Since 29th December, Go players using the online Tygem platform have been getting annihilated by an unknown player named Master in accelerated, time-controlled games.

And we re not talking chumps; players defeated included Korea s Park Jung-hwan ranked no.

collect
0
Cornelius Jones 2017-10-10
img

Watching Lee Sedol —one of the most skilled humans on the planet when it comes to the ancient game of Go — lose to a machine over and over again is hard to take.

But his abilities proved to be no match for AlphaGo — an algorithm developed by Google DeepMind, which lends its name to the new film directed by Gary Kohs.

Business Insider went to watch the film's UK premiere at the BFI London Film Festival on Monday.

The artificially intelligent AlphaGo algorithm, programmed to learn how to play Go by analysing previous Go games and playing against older versions of itself, beat Lee Sedol 4-1 in a five match tournament at a Four Seasons hotel in Seoul last March.

At this point in the documentary you realise the ability of the AI and you can't help but feel slightly scared.

During these early games, Lee Sedol can be seen pausing for thought while having a cigarette on the luxury hotel terrace.

collect
0
Frances Buoy 2017-05-23
img

p Google’s AlphaGo AI has won the first game of Go in a three-part series against the best human player at the game, Ke Jei.

AlphaGo is making a name for itself defeating some of the best Go players in the world after it took on the Korean maestro Lee Se-dol and won, last year.

Now the artificial intelligence has its sights set on Ke Jei after this first round victory, in a set of matches taking place at Google’s Future of Go Summit in China this week.

Related: Google I/O 2017 – The biggest announcements

The full first round match can be watched below:

AlphaGo’s victory isn't as straightforward as it seems, however.

collect
0
Jonathan Godbey 2016-12-24
img

A distinctive feature of 2016 is that several cutting-edge techniques that came out to stand on the verge of breakthrough several years now, actually, seems to be coming to the much talked about breakthroughs.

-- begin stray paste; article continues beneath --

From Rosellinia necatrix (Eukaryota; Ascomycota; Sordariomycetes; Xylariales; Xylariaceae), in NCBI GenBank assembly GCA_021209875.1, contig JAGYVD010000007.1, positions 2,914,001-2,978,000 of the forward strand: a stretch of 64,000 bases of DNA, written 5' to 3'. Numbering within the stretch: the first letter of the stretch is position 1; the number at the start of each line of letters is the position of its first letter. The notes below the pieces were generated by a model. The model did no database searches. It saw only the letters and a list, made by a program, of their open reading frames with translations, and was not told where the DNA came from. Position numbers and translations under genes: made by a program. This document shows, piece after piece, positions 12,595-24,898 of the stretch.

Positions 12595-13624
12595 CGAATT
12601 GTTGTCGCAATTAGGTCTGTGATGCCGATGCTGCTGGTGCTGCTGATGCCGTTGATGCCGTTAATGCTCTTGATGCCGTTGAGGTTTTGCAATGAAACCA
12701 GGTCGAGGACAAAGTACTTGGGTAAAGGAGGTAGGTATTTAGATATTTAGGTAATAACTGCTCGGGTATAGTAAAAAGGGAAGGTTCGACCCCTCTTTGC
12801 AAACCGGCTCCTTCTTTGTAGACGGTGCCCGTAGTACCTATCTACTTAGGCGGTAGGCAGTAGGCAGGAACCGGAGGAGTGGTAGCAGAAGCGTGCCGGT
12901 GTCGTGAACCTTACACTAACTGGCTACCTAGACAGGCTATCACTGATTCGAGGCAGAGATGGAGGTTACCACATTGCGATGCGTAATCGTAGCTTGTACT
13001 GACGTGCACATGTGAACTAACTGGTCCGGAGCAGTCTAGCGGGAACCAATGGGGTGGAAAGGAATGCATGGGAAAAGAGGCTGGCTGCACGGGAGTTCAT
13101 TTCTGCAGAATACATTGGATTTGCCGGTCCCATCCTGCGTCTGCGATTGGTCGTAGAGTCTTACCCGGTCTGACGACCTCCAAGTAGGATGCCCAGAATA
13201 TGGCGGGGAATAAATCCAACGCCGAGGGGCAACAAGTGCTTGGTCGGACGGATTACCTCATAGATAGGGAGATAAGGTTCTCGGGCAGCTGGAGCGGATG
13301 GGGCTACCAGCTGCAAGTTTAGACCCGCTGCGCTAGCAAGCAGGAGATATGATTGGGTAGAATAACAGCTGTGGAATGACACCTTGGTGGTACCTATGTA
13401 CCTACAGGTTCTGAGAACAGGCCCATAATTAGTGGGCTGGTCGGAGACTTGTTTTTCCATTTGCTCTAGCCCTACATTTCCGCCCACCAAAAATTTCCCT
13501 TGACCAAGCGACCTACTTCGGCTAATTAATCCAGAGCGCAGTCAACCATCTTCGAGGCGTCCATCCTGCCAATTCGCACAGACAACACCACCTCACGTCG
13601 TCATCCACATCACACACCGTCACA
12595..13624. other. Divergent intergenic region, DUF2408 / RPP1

the Ai has hajpats hard since at least the eighties is perhaps the best example.

If you believe Wikipedia, there are more choices in the board game Go than there are atoms in the visible universe .

considering it, it does not appear so strange to an ai program came to beat the world champion in Go sydkoreanen Lee Se-dol .

The most interesting thing about the fight, which took place in march, perhaps, is a comparison of Lee Se-dols attitude before the game and how it went.

Lee was sure to win.

collect
0
Zachary Stell 2016-07-12
img

Health care is the next frontier for DeepMind, says researcher David Silver

AlphaGo plays Lee Se-dol on March 9, 2016. Credit: Google

AlphaGo's uncanny success at the game of Go was taken by many as a death knell for the dominance of the human intellect, but Google researcher David Silver doesn't see it that way.

As one of the lead architects behind Google DeepMind's AlphaGo system, which defeated South Korean Go champion Lee Se-dol 4 games to 1 in March, Silver believes the technology's next role should be to help advance human health.

"We'd like to use these technologies to have a positive impact in the real world," he told an audience of AI researchers Tuesday at the International Joint Conference on Artificial Intelligence in New York.

With more possible board combinations than there are atoms in the universe, Go has long been considered the ultimate challenge for AI researchers.

Raymond Powers 2016-06-06
img

Humanity has been given another chance to redeem itself: Google s Go-playing computer will compete against the world s best Go player, Ke Jie, before the year is out.

Ke initially boasted that he could beat the AlphaGo machine, which sounds like big talk, but then told Chinese news media that he didn t want to play because then it would copy his playing style.

Though computers have long been able to win games—it s been almost 20 years since Deep Blue beat chess champion Garry Kasparov—the match was a big deal because Go is a much more complicated game than chess.

Since Sedol s loss, others have wanted to try their luck or skill against the machine, with a state-run Chinese newspaper announcing that it wants to pit its own engineers against AlphaGo.

Though Ke is currently the world number one after beating Sedol to the title earlier this year, Engadget notes that Sedol is widely seen as the Roger Federer of Go because of his greater experience.

Because Ke and Sedol are probably fairly evenly matched in skill, the new game against AlphaGo may not mean too much.

Michael Wilson 2016-06-06
img

Google s DeepMind AI project silenced many critics earlier this year when its AlphaGo program dominated Lee Sedol in a five-game Go series.

Many were surprised when AlphaGo managed to upset Lee in March, as it s generally agreed upon that the grandmaster is among the very best Go players ever.

On the other hand, Ke tops the rankings by Elo score, and has held that position for a couple of years now.

Despite this, the player has committed to a series.